I typically ignore exchange rates when making an investment in another country… especially when making an investment in real estate in another country.
Trying to time short-term exchange rates to eke out a fewmore of whatever the local currency is when transferring money isn’t worth losing a property over… and trying to predict the direction of any currency pair long-term is a crap shoot.
Plus, even if you call the currency right, you could still lose. Property prices could appreciate more than what you gain while waiting for a currency to move in your direction.
All that said, shortly after the start of this year, I made a bold prediction.
In February, I told you that I believed the U.S. dollar was at its cyclical peak and would begin depreciating against many if not most world currencies.
Now, eight months later, we can see that my call was right on.
I wasn’t then and am not now saying that the U.S. dollar is going to collapse. I’ll leave the drama to other financial gurus who—in some cases for decades—have been calling for the end of the dollar. I’m just seeing the writing on the wall. The current U.S dollar cycle has peaked.
You can see in this chart of the U.S. dollar index how the dollar has fallen this year:
Assuming that the dollar continues down from here, as I believe it will, you can see that the peak we’re experiencing now is lower and longer than the previous two peaks of 1985 and 2001/2002.
When the U.S. dollar is strong, Americans look to travel. They plan trips to Europe or Asia.
But for some reason they don’t think about investing in other countries. It’s great to be able to get a cheap hotel in U.S. dollar terms while on vacation, but why not take advantage of being able to buy cheaper investments as well as cheaper summer holidays.
If your entire investment portfolio is holding U.S. dollar investments only, diversification now, today, while the U.S. dollar is still relatively strong versus the long-term trend, should be forefront in your mind.
The euro has gone from around US$1.05 to about US$1.17 since last December, but it’s been as high, 10 years ago, as US$1.60.
The Colombian peso is trading at around 3,000 to US$1 today, but it was as strong as 1,750 to US$1 about six years ago.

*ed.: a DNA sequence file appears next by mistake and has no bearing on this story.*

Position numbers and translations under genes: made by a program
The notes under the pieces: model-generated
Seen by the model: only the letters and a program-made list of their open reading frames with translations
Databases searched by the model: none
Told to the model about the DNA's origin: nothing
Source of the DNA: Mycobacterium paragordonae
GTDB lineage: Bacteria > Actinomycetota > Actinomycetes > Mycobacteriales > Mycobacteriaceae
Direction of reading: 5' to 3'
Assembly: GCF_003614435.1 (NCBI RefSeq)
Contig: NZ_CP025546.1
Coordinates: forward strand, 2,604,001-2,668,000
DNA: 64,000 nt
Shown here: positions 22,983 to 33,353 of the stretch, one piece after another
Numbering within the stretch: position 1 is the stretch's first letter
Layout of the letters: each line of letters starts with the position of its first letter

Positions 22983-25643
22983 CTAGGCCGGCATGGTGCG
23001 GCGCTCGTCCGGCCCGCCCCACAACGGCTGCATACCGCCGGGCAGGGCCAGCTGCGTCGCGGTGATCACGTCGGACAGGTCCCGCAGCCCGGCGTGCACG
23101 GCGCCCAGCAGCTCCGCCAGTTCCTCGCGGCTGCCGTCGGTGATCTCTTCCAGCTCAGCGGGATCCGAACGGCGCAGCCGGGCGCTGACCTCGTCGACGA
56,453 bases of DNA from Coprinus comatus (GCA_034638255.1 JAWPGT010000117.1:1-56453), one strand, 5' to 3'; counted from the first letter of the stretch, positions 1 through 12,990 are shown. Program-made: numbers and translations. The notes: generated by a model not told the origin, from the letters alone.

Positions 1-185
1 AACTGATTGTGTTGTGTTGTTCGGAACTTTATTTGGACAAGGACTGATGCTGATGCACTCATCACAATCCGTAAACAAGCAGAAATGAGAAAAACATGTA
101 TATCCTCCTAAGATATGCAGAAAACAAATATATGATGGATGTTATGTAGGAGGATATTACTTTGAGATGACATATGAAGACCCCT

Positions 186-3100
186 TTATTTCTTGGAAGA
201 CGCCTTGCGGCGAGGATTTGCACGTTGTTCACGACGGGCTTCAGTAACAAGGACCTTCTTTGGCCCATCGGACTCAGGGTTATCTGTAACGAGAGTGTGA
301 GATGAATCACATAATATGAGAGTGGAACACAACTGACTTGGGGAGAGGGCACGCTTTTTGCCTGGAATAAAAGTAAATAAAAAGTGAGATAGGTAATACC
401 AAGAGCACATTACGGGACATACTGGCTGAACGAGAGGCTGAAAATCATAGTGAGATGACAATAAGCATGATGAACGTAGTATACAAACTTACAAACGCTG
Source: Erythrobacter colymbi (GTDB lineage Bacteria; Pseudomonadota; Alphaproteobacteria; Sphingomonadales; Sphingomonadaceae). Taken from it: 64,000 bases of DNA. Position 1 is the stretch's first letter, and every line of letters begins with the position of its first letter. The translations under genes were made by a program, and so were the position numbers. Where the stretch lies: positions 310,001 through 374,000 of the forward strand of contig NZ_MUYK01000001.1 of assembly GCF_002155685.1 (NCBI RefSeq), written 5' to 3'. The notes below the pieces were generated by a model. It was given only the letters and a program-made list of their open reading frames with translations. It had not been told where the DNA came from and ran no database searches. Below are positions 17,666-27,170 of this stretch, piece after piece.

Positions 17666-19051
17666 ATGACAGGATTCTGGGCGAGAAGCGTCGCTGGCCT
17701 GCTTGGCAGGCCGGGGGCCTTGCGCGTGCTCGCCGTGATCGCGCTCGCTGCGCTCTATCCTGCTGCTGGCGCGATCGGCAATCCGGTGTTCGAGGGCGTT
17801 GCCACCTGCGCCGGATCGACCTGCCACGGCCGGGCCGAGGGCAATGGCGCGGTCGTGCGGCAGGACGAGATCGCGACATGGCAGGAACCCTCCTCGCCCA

One U.S. dollar will get you about 33 Thai baht today, but four-and-a-half years ago it would have bought you only 28 baht.
I’ve said it before, and I want to reiterate it now. Waiting for the currency to weaken in a country where you want to buy property can mean paying more in local currency terms. That happened to many property buyers I’ve known in Colombia over the last six years. The Colombian peso has weakened versus the U.S. dollar, but real estate values have appreciated nicely.
That means that, at today’s exchange rates, you can buy in Colombia in U.S. dollar terms for just about what you would have paid in U.S. dollar terms six years ago. And real estate values in Colombia should continue to appreciate nicely in many local markets in peso terms.
And, critically right now, I believe, again, that the Colombian peso is going to continue to appreciate against the U.S. dollar.
All of that is to say that we are looking at a window of opportunity in Colombia.
The same kind of opportunity exists in Thailand right now, thanks to a strengthening baht, and Portugal, because, again, I believe the euro is going to continue its gain on the dollar.
Even the British pound, which dropped as low as US$1.22 after the Brexit vote last year, is back up to US$1.32 today… but one pound cost more than US$2 10 years ago.
As I began predicting in February, the window we U.S. dollar-holders have enjoyed is closing. If you didn’t act in February… this is your second call to action.
The U.S. dollar is down but still relatively strong against many currencies. Stand on the sidelines much longer at your own peril.